When I was little I dreamed of having a swank stereo in my swinging bachelor pad when I was older (before I got married, in my bachelor life, of course). As a teen I window-shopped at a local stereo store (CMC Stereo Center, St. Louis, Missouri area) almosrt everyday after school. Those salespeople were so sick of us kids asking questions, nowadays kids know ipods and that's about it. We were excited about the latest Pioneer, Dual, Marantz, and McIntosh offerings as they became available. As a 16-year-old I couldn't afford anything close to what I would have wanted, my job as a part-time dishwasher was pretty inadequate as far as affording an entire stereo component system, let alone a nice Dual TT and a real Marantz receiver.
To find this calibur of gear in a second-hand store would be the coup de grace, as far as stereos go. You could build an entire system around something like that, and you would be the envy of your neighborhood. If you could afford that stuff back then you either had a good job or your parents were rich. Since I could score on neither of those fronts I was relegated to a Western Auto stereo, a plastic POS, with crummy speakers and a built-in turntable. No power to speak of and no speakers to handle power if the receiver had any in the first place! I was so glad to move beyond that when I was first into system-building.
A friend of mine had a Sony all-in-one with a Dual turntable built into the top, so the logical step-up to that was a Dual separate. They sold complete systems for a couple hundred off the individual piece price, so those who ended up getting systems usually bought the package deals to save money. The 1225 was commonly offered with a Pioneer or Marantz receiver, and the price reflected how much power the receiver had or how nice a TT was included. The 1225 was fairly far down on the list but at least it was still a Dual. No horrible BSR or Garrard or Panasonic, although a new company that came out of Panasonic, Technics was starting to bring out some nice new turntable models, with quartz-lock speed controls and s-shaped tonearms. Not to mention nice Shure cartridges and automatic features made these pretty cheap, desireable and plentiful. Nowadays they go for good money and are generally pretty well-regarded in audiophile circles.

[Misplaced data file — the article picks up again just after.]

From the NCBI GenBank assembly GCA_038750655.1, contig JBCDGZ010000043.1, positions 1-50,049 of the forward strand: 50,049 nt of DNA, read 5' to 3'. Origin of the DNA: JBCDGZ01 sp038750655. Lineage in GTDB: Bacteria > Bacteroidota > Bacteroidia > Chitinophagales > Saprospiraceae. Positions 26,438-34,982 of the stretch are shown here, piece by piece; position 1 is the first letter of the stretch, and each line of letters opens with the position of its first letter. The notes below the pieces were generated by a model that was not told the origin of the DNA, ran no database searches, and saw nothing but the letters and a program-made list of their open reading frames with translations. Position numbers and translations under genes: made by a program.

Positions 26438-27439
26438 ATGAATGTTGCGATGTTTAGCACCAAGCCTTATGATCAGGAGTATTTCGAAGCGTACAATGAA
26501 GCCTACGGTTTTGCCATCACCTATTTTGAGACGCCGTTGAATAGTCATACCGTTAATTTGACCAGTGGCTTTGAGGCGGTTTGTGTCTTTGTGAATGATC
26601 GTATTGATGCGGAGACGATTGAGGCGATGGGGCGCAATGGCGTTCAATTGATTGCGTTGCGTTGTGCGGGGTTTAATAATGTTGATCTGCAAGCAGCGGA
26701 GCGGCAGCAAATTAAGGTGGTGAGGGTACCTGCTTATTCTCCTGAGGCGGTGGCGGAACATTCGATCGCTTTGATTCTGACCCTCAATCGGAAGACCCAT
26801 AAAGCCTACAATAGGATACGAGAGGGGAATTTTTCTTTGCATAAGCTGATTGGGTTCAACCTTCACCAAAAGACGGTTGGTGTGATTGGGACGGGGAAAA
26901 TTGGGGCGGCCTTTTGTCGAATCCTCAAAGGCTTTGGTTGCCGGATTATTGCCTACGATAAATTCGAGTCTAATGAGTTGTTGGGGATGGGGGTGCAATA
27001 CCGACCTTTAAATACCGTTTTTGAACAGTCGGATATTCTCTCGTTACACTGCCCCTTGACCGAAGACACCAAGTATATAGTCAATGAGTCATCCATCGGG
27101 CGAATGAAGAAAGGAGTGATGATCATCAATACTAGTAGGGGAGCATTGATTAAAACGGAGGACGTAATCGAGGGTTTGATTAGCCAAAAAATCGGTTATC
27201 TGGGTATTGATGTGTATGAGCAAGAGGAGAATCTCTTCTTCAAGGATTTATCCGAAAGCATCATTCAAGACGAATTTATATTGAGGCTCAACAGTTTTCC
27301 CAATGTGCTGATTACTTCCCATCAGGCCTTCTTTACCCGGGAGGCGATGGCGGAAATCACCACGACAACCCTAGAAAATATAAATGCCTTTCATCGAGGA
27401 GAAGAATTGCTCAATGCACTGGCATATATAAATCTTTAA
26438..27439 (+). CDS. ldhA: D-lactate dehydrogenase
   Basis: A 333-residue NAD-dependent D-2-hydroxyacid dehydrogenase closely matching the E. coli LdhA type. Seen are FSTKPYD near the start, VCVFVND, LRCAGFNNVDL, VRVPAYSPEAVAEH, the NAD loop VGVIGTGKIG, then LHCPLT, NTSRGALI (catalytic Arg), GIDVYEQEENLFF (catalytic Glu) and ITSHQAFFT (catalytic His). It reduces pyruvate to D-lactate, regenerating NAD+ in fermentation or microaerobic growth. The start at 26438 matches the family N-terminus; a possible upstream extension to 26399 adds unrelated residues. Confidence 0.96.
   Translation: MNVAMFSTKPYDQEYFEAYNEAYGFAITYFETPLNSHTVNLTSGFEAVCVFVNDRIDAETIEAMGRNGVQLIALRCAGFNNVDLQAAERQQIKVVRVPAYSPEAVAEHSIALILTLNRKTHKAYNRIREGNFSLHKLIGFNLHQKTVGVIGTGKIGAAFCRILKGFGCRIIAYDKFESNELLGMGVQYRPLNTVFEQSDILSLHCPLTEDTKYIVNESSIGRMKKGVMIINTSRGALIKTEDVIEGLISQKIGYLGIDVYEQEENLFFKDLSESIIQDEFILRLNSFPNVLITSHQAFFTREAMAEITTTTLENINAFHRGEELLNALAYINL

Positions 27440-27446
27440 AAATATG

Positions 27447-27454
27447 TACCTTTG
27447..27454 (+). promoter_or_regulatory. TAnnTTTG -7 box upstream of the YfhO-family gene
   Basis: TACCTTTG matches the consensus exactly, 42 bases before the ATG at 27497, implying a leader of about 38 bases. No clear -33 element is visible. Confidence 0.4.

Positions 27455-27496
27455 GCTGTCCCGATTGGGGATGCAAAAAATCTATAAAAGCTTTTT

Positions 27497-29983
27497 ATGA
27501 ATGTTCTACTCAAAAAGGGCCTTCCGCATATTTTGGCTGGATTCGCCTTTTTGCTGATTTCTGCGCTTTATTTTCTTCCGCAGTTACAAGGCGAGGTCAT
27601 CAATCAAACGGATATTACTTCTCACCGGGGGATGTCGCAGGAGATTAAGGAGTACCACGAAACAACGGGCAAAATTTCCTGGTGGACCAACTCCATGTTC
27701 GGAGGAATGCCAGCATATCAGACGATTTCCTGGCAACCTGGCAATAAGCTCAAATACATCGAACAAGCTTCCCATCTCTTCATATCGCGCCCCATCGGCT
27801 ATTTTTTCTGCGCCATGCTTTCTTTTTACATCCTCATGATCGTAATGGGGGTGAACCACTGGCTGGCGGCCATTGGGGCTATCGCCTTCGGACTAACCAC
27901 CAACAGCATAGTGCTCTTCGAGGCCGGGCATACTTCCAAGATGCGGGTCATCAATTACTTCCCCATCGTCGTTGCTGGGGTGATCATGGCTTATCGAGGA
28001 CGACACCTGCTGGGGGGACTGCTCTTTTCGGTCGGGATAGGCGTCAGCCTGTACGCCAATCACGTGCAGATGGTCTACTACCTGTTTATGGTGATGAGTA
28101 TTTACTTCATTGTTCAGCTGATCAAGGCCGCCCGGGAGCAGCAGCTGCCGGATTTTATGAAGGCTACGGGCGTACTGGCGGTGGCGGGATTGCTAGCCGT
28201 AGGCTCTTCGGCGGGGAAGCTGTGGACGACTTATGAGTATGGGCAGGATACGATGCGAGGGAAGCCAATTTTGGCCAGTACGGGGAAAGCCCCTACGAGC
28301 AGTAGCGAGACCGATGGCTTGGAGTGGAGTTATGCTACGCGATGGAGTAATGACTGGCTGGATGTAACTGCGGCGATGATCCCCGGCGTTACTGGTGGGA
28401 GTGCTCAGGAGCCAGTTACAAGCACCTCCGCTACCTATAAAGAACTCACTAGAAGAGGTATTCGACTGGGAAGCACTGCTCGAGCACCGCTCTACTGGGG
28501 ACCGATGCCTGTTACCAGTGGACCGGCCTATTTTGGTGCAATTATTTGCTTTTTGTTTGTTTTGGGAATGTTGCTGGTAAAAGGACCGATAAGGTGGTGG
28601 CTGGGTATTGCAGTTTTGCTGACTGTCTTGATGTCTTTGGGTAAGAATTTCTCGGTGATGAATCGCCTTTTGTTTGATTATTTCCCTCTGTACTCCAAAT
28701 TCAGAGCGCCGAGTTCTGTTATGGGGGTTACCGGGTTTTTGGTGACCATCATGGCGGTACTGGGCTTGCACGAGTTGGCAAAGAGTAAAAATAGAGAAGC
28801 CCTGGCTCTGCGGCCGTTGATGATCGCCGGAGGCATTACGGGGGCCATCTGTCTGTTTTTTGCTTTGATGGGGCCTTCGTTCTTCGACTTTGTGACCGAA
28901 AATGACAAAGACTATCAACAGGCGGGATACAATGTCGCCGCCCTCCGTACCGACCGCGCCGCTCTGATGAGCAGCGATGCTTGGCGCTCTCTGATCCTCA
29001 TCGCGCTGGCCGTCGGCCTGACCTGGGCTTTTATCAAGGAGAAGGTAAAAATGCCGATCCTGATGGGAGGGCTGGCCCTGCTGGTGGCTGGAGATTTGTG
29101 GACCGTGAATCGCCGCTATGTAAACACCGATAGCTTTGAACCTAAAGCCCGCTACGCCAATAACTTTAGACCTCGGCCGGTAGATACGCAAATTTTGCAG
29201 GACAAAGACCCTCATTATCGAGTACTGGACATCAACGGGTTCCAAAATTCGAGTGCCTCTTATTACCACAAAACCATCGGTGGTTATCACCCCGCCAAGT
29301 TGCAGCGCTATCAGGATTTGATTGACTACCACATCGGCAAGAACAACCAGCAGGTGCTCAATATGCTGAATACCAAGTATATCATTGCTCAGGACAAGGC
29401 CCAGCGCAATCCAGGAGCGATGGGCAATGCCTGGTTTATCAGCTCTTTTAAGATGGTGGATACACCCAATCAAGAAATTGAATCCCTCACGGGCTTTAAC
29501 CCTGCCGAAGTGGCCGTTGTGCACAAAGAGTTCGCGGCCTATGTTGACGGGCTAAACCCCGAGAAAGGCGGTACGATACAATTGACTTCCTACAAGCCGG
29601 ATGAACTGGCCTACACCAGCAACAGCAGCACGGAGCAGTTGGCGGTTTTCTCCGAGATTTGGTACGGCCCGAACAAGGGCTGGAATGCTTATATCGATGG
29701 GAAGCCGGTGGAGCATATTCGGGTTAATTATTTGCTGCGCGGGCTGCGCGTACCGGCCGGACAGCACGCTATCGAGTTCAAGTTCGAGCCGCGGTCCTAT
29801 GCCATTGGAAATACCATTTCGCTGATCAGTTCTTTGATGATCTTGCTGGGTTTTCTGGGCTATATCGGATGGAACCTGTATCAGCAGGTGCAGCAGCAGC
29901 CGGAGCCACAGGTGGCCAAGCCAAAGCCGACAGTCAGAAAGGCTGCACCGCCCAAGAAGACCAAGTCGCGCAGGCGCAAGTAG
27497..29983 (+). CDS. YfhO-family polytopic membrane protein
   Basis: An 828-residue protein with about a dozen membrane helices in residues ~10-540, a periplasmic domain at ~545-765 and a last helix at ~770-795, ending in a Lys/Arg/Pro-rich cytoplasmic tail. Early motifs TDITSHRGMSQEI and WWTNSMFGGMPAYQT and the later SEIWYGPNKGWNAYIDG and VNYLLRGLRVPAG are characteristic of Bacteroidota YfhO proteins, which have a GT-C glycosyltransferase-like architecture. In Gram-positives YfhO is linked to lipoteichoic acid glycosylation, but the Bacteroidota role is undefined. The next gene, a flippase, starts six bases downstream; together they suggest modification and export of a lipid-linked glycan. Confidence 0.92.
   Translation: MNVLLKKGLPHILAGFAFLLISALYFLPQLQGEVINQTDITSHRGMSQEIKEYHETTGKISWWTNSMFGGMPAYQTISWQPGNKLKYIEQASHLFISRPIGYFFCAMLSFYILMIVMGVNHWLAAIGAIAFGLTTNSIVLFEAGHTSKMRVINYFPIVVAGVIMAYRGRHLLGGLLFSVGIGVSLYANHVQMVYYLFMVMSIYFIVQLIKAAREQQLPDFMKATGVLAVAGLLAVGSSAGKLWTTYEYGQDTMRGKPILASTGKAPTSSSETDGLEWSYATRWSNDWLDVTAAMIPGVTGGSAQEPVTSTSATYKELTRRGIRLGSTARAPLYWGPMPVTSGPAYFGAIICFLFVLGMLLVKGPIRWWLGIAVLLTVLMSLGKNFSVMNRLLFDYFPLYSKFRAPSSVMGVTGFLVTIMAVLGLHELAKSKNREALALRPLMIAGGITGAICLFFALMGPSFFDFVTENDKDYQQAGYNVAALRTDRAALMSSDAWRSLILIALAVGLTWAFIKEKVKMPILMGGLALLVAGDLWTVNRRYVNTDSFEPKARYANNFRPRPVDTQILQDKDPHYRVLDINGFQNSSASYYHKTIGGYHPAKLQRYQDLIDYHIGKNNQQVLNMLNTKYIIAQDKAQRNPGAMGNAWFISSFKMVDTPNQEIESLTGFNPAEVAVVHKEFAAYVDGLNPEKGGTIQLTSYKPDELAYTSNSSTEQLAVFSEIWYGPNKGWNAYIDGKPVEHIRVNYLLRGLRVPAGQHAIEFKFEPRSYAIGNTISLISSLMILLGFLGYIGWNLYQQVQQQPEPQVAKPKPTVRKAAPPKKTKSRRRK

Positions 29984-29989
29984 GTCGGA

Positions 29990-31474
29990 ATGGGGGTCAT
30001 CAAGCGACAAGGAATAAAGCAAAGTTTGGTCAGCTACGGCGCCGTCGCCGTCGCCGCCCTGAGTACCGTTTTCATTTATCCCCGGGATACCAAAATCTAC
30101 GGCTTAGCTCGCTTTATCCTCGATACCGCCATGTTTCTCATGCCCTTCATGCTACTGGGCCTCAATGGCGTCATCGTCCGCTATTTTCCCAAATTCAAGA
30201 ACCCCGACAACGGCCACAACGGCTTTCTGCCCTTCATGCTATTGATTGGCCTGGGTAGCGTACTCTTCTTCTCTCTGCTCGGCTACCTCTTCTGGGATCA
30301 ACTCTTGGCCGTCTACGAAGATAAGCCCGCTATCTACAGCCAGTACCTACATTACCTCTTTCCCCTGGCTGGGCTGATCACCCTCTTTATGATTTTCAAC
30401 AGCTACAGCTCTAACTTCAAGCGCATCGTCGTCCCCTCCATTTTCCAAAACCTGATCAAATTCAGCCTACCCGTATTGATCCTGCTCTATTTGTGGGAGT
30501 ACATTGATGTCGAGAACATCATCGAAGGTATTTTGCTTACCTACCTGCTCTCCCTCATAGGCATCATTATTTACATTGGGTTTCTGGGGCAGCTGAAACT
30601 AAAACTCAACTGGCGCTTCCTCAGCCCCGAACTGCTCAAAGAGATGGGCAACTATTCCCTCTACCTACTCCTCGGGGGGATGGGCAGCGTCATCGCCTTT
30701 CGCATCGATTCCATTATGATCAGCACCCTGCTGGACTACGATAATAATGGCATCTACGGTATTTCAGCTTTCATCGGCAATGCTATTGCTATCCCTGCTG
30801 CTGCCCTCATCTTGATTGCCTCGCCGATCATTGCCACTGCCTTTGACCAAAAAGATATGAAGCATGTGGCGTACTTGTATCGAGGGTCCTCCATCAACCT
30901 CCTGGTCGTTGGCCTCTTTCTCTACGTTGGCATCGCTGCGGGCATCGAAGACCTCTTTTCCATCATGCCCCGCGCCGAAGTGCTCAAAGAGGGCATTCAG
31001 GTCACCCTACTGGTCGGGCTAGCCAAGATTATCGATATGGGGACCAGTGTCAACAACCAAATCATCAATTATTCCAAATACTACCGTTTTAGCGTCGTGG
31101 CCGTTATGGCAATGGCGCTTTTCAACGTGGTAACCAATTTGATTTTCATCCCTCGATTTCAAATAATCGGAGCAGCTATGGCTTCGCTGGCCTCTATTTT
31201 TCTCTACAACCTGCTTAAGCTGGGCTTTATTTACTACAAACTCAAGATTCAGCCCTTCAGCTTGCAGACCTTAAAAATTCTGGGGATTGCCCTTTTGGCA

Tomorrow we focus on another facet of my musical/audio life and all it has to offer, so keep your tubes hot and your antenna up! See you then!